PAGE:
10.1 Reading user input with read¶
In many ocations you may want to prompt the user for some input, and there are several ways to achive this. This is one of those ways:
#!/bin/bash echo Please, enter your name read NAME echo "Hi $NAME!"
As a variant, you can get multiple values with read, this example may clarify this.
#!/bin/bash echo Please, enter your firstname and lastname read FN LN echo "Hi! $LN, $FN !"
10.2 Arithmetic evaluation¶
On the command line (or a shell) try this:
echo 1 + 1
If you expected to see ‘2’ you’ll be disappointed. What if you want BASH to evaluate some numbers you have? The solution is this:
This will produce a more ‘logical’ output. This is to evaluate an arithmetic expression. You can achieve this also like this:
If you need to use fractions, or more math or you just want it, you can use bc to evaluate arithmetic expressions.
if i ran echo $[3/4] at the command prompt, it would return 0 because bash only uses integers when answering. If you ran echo 3/4|bc -l, it would properly return 0.75.
10.3 Finding bash¶
From a message from mike (see Thanks to)
you always use #!/bin/bash .. you might was to give an example of
how to find where bash is located.
locate bash is preferred, but not all machines have locate.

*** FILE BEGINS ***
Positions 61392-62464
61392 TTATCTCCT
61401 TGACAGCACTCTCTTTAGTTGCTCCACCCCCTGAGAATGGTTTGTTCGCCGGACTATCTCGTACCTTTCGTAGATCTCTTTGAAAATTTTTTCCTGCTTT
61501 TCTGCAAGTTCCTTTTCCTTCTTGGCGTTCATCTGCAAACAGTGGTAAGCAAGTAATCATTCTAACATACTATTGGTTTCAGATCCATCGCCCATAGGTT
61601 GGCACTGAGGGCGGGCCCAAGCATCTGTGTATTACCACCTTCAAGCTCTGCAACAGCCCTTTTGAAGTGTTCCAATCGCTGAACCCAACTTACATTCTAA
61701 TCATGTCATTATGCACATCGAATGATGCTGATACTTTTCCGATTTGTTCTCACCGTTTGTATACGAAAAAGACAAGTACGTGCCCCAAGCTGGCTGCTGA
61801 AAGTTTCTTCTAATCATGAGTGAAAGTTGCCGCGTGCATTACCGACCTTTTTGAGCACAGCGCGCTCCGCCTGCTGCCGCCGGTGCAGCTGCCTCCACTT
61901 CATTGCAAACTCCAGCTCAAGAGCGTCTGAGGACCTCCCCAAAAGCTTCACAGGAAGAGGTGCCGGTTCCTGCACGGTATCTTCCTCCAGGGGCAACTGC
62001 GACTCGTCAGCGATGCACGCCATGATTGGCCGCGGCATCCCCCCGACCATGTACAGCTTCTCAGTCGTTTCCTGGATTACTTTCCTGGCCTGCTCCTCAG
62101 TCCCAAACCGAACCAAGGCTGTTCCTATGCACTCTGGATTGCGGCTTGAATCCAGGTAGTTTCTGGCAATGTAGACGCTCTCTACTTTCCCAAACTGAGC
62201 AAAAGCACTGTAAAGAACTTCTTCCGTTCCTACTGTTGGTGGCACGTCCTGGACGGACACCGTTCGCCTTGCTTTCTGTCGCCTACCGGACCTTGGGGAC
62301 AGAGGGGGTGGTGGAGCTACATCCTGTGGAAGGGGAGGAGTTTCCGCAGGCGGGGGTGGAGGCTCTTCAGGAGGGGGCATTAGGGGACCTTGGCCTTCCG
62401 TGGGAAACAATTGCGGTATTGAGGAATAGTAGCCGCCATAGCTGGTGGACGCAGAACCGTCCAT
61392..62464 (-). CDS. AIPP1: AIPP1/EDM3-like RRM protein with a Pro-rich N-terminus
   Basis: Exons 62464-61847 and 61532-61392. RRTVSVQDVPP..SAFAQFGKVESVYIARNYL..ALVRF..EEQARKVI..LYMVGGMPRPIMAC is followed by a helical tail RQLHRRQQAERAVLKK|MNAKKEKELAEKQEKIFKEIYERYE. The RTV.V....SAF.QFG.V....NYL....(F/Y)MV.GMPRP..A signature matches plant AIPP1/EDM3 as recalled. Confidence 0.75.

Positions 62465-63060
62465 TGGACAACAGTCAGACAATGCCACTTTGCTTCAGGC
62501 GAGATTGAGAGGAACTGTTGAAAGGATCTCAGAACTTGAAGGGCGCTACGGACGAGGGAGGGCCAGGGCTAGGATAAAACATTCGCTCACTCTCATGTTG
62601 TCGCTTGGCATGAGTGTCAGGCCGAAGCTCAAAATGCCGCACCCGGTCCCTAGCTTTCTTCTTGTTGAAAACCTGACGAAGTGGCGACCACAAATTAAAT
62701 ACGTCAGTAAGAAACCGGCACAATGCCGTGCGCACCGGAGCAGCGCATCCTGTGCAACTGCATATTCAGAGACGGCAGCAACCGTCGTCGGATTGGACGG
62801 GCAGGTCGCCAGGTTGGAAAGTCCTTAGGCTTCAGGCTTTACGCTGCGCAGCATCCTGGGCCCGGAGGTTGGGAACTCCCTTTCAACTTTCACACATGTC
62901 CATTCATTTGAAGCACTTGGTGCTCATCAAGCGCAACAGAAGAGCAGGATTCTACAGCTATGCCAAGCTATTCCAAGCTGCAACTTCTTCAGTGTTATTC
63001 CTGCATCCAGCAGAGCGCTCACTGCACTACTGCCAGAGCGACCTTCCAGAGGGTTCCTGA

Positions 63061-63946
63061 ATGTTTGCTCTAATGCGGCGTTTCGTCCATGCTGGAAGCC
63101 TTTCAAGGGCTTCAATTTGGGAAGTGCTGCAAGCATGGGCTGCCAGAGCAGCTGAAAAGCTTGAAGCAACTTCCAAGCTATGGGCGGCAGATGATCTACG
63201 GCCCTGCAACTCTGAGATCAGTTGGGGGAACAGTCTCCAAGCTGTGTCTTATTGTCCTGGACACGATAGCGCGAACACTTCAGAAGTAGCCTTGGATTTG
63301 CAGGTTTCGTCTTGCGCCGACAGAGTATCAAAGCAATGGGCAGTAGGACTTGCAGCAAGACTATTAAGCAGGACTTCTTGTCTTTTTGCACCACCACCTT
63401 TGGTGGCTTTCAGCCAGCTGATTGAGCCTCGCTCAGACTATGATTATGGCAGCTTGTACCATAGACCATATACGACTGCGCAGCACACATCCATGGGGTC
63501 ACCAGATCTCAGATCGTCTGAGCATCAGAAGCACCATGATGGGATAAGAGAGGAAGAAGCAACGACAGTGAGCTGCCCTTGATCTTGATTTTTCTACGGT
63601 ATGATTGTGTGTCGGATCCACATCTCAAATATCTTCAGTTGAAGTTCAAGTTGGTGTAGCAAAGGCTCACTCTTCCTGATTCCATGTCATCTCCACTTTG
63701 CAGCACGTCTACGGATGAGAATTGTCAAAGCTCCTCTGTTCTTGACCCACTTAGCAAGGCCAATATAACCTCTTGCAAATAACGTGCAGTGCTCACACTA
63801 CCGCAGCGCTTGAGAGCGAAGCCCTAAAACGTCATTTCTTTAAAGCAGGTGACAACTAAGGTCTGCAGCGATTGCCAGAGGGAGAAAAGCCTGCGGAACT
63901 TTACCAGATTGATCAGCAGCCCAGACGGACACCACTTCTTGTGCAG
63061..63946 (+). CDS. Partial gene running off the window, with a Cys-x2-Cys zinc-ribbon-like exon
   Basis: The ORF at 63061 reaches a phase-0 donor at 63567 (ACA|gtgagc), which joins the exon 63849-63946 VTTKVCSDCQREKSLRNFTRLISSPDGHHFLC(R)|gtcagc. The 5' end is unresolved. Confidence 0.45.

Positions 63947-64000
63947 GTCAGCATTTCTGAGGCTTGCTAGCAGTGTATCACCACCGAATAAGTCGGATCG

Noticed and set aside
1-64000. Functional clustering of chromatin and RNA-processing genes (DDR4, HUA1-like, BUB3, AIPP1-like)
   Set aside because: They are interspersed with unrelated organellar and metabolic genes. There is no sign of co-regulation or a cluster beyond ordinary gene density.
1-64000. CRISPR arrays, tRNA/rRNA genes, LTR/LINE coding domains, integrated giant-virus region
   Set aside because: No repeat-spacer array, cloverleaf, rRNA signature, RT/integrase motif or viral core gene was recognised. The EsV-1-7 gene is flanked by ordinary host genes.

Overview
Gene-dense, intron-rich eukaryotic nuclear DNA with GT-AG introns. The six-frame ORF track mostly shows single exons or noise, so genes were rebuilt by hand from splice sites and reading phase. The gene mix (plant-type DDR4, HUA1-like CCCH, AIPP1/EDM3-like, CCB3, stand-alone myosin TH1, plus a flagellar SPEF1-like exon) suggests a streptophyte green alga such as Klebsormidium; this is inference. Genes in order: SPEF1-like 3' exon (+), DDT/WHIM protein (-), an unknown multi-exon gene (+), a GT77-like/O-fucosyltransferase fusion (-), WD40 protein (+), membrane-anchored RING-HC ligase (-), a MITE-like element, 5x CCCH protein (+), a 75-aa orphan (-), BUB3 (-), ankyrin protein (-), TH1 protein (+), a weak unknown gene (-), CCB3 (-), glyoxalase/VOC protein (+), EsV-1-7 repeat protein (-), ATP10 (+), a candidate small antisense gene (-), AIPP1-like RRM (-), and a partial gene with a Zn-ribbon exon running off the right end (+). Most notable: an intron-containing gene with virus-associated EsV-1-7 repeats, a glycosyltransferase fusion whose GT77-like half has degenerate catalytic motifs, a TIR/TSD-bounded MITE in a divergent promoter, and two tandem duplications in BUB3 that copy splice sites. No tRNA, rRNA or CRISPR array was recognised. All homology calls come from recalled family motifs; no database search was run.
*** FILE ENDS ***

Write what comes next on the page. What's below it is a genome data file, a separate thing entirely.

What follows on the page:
find ./ -name bash from the root dir will work, usually.
Suggested locations to check:
ls -l /bin/bash ls -l /sbin/bash ls -l /usr/local/bin/bash ls -l /usr/bin/bash ls -l /usr/sbin/bash ls -l /usr/local/sbin/bash
(can’t think of any other dirs offhand... i’ve found it in
most of these places before on different system).
You may try also ‘which bash’.
10.4 Getting the return value of a program¶
In bash, the return value of a program is stored in a special variable called $?.
This illustrates how to capture the return value of a program, I assume that the directory dada does not exist. (This was also suggested by mike)
#!/bin/bash cd /dada &> /dev/null echo rv: $? cd $(pwd) &> /dev/null echo rv: $?
10.5 Capturing a commands output¶
This little scripts show all tables from all databases (assuming you got MySQL installed). Also, consider changing the ‘mysql’ command to use a valid username and password.
#!/bin/bash DBS=`mysql -uroot -e"show databases"` for b in $DBS ; do mysql -uroot -e"show tables from $b" done
10.6 Multiple source files¶
You can use multiple files with the command source.